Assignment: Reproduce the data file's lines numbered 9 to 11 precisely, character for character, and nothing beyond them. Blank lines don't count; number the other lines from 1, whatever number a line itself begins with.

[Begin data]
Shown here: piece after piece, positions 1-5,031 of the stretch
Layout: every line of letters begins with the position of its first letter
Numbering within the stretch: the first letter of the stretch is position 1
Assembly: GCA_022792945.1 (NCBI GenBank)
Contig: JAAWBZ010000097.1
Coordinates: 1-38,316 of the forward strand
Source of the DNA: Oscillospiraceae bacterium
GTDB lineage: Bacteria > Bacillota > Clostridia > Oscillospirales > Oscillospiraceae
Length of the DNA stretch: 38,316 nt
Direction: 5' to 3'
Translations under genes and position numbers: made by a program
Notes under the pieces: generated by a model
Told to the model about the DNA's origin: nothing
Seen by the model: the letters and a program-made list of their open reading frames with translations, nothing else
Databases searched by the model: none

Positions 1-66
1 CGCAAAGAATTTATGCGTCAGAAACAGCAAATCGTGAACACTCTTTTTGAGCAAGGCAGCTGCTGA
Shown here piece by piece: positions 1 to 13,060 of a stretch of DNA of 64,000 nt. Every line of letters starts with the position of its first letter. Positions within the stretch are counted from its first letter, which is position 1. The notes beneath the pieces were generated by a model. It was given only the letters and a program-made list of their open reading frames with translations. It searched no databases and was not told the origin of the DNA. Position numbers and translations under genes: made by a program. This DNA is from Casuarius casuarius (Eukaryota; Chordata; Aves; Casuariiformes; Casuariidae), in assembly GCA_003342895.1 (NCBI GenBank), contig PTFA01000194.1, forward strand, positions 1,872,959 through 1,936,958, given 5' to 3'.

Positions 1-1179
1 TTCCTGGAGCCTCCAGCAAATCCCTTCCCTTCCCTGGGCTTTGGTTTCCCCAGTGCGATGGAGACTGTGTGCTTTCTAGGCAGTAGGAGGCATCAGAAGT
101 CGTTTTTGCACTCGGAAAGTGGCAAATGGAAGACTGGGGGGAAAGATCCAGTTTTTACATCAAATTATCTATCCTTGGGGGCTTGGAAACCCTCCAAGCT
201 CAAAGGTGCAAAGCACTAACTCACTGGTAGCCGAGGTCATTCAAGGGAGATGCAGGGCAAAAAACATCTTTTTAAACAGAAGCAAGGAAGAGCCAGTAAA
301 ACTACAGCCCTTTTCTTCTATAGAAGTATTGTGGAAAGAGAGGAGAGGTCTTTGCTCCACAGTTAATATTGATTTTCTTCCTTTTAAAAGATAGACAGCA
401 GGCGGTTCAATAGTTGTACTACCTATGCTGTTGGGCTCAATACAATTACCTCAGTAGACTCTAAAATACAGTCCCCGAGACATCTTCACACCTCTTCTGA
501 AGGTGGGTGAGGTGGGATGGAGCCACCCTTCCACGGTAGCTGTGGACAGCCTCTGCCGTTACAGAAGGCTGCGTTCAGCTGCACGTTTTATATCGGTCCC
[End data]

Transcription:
Length of the DNA stretch: 38,316 nt
Direction: 5' to 3'
Translations under genes and position numbers: made by a program